Esther Duflo: Everybody realized that it’s actually quite convenient to have a guardsman because who else is going to enforce a mask mandate and who else is going to borrow at a low interest rate to make sure that we can continue to pay our bills during the lockdown? Having said that, I’d like to add two aspects to the “shared lives on a fragile planet” thought. One is the fragile planet bit, which is, I think, that it has made people aware that sometimes nature is just bigger than us and sometimes the crisis that is foretold by scientists will happen.

Human psyche suffers from projection bias: As long as things are not broken, you cannot imagine that they might be one day. What we have seen in this crisis is that it’s not that epidemiologists were not telling us that there would be a pandemic one day. The problem is that nobody paid attention.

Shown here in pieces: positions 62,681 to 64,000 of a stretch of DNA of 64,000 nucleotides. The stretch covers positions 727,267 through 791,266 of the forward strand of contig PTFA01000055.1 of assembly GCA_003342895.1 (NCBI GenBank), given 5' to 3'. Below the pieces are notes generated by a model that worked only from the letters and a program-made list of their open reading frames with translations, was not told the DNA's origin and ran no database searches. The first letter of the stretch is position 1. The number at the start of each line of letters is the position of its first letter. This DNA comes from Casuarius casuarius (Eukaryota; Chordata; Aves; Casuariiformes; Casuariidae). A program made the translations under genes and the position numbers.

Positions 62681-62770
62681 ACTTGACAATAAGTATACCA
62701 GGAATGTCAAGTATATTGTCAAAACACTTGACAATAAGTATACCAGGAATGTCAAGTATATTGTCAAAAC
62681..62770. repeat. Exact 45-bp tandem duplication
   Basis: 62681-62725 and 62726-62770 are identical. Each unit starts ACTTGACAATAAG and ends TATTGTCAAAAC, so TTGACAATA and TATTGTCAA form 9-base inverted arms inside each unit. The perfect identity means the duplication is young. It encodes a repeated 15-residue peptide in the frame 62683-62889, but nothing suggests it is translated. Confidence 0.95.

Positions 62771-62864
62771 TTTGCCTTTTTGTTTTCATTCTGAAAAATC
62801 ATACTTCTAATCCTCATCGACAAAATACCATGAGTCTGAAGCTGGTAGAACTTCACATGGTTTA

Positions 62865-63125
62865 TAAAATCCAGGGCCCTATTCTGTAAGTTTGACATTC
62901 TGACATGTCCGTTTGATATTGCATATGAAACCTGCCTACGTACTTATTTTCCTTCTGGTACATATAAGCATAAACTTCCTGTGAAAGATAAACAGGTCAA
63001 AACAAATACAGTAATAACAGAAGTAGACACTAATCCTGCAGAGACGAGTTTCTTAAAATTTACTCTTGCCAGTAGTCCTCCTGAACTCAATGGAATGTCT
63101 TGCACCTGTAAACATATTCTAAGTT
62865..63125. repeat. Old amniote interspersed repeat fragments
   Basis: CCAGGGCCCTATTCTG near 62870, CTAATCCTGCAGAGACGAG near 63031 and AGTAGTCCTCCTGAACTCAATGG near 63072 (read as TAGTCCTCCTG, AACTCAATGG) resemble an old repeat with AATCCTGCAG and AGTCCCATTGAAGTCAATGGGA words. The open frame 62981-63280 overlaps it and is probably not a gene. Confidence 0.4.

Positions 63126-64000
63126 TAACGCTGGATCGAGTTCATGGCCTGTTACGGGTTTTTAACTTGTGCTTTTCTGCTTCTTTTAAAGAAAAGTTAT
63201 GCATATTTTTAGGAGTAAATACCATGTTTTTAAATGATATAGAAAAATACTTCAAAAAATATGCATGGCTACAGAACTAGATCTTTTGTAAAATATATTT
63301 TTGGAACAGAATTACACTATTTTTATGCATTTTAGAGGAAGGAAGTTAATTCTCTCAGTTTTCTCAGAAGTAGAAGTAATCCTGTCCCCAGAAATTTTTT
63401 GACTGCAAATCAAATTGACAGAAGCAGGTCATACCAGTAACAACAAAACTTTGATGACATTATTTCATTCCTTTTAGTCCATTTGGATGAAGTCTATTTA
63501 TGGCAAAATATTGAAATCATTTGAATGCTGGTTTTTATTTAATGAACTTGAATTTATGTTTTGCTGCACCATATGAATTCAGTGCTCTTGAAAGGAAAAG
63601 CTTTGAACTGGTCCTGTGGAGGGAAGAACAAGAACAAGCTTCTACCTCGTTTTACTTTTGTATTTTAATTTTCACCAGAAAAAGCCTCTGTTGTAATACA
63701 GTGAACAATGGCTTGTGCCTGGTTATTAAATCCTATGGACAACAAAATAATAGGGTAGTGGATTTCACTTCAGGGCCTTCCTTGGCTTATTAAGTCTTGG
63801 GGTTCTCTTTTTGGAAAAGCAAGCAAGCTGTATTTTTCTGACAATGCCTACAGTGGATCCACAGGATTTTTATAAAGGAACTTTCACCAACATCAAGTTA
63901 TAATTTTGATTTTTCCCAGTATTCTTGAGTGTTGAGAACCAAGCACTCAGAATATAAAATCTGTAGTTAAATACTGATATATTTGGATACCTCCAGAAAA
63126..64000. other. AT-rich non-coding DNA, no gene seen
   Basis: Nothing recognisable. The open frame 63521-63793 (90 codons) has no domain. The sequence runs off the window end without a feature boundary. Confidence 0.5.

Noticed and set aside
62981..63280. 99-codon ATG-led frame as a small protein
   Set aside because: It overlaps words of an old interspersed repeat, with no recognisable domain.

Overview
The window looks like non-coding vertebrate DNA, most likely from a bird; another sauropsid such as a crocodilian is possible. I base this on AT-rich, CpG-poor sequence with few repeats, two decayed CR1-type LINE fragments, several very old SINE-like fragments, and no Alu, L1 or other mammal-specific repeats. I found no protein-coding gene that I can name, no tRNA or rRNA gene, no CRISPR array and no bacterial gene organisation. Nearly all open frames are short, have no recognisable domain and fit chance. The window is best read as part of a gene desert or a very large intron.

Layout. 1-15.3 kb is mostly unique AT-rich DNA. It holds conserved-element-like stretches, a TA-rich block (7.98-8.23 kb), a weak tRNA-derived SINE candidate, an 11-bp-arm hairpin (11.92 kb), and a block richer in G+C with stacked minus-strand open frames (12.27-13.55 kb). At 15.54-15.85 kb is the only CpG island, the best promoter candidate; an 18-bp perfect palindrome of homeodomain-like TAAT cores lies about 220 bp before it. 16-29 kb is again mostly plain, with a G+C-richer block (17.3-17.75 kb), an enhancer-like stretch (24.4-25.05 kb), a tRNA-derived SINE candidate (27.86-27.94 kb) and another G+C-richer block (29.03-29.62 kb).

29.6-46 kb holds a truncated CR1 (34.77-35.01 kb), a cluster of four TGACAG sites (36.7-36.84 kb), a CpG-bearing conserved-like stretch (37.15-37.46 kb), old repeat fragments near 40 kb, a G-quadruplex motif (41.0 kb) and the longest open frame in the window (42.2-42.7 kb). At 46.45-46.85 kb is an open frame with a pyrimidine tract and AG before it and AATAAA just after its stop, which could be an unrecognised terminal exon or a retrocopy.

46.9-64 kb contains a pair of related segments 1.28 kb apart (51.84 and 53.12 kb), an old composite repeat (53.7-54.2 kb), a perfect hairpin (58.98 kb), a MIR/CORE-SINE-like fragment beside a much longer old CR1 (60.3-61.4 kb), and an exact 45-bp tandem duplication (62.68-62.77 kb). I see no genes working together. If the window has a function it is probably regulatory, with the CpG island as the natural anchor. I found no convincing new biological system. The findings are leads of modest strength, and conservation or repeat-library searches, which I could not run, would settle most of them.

Esther Duflo

Least of all me or him [points to Banerjee]. But this, we saw. And we said: “Oh my God, this is happening!” I think this could really change the way people pay attention to other scientific warnings – for instance to climate warnings.

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Are there any hints that this is already happening?